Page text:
Wayne C. Palfrey
Wayne C. Palfrey, long-time resident and pioneer in education at lakeside, died peacefully in his Ajijic home Tuesday, April 24 at age 67.
Palfrey was born March 9, 1951 in Cheverly, Maryland. Raised in the Virginia suburbs of Washington, D.C., he graduated from Thomas E. Edison High School, Fairfax County, in 1969. He earned a Bachelor of Arts degree at Wake Forest University in 1973 with a dual major in Spanish and Education. He visited Mexico for the first time prior to his senior year when he enrolled for a summer course in Guadalajara.
He returned to the City of the Roses in 1974 to co-found Oak Hill School, a non-profit private kindergarten and elementary school, in partnership with distinguished Mexican educator Lourdes Garduño and college classmate John Gaston. In September of that year, Palfrey moved to Ajijic to open the school’s lakeside branch.
The Guadalajara school closed following Garduño’s untimely death in 1976. Palfrey stayed on in Ajijic, continuing as headmaster of Oak Hill, the community’s first bilingual school. As the student body grew, the institution expanded to include secondary level instruction, operating out of various rental properties before moving to the permanent campus in San Antonio Tlayacapan, built by Ricardo O’Rourke in 1986. Due to financial challenges, Oak Hill folded at the end of the 2003 academic year. Palfrey was hired as academic director and classroom teacher at Instituto Loyola Chapala that took over the same campus in the next school term. He was preparing for retirement at the time of his death.
During his early years at lakeside Palfrey moonlighted with teaching positions at the Escuela Secundaria in Ajijic and the Preparatoria de Chapala, where he shared his passion for Spanish and Latin American literature with a generation of budding Mexican scholars. He became active in several local theater groups as an actor and stage director. He participated in numerous plays at Lakeside Little Theatre, as well as independent productions presented in Spanish and English. He leaves as a legacy the children’s version of “The Nutcracker” he produced as part of the Oak Hill and Loyola program of performances arts.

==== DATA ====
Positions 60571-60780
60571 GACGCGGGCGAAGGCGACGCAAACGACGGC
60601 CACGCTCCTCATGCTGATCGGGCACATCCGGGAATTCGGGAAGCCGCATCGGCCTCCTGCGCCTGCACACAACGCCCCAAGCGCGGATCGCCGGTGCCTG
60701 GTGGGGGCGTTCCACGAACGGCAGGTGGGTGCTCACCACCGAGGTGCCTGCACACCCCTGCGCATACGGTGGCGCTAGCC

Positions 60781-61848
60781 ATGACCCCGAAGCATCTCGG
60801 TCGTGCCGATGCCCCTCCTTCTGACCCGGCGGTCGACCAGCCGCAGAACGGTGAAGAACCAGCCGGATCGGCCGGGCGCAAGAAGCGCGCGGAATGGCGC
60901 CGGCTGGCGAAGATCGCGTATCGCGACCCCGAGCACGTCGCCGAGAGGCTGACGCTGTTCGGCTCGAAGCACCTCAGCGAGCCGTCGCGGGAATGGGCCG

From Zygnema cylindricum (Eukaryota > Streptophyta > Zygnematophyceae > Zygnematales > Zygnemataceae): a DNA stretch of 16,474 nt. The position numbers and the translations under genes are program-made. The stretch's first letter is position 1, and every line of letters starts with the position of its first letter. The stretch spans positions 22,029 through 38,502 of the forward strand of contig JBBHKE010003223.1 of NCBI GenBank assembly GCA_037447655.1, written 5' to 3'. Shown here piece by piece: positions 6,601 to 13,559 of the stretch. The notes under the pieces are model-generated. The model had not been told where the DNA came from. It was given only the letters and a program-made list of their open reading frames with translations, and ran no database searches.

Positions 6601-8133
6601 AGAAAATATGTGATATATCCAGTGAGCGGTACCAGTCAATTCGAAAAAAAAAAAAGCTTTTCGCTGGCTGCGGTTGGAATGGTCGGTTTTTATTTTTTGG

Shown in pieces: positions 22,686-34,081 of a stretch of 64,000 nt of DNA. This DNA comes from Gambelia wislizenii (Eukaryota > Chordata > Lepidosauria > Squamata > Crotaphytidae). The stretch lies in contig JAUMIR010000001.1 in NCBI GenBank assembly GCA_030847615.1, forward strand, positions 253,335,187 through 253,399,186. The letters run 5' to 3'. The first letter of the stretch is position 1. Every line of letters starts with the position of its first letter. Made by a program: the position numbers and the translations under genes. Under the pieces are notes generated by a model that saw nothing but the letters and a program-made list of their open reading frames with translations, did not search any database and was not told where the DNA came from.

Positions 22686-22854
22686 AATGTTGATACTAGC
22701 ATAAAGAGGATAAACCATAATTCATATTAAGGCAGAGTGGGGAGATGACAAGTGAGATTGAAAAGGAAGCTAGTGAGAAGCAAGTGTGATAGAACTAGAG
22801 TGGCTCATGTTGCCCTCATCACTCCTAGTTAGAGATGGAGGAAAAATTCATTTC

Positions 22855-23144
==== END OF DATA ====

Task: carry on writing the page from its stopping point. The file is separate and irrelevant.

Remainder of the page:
A natural entertainer, he appeared at the elbow of Morley Eager as bilingual M.C. at the second annual Mexican National Chili Cookoff, keeping that role for 25 straight years. As an ardent history buff, he enjoyed offering lectures on Mexican history to expats through various local organizations.
Once cookery became a favorite pastime, he earned many awards as a member of the Culinary Arts Society of Ajijic (CASA) and once won the first place award at a Mexican cooking contest sponsored by a Guadalajara radio station.
Palfrey met and built a close friendship with Dale Hoyt during his first year in Ajijic. The couple married in 1979, settling down to raise their two adopted children.
Palfrey is survived by his widow, daughter Andrea, son Philip and granddaughter Kaira. He also leaves behind his father E. Calvin Palfrey and elder brother Patrick, both of Florida, and younger brother Robert of Virginia. His beloved stepmother Dorothy Madigan Palfrey passed away last August.
In keeping with local custom, Palfrey was mourned and remembered during an overnight wake held at the family home prior to the funeral mass celebrated April 25 at Ajijic’s San Andrés Parish. His cremated remains will be interred in the Ajijic cemetery in the tomb of infant daughter Emily, lost in 1981.
Long-time lakeside resident Ruth Darling died March 24 at her home in Ajijic, just shy of her 94th birthday.
Darling’s many volunteer commitments included attending the library and service desk of the Lake Chapala Society, as well as serving at St. Andrews Anglican Church and on various boards of directors.
Darling lived in Ajijic, a community she loved, for more than 30 years. Her beautiful home became the South Campus of LCS.
She was known a great hostess who continued to cook for guests into her 90’s.
Darling will be missed by her daughters Bobbie (Sean) and Jennifer Nash; grandchildren Dylan, Morgan, Alison and Hank; three great grandsons; four step daughters; and many dear friends.
A memorial/celebration of her life, open to all, will take place Wednesday, June 13, 2 p.m. at the LCS South Campus.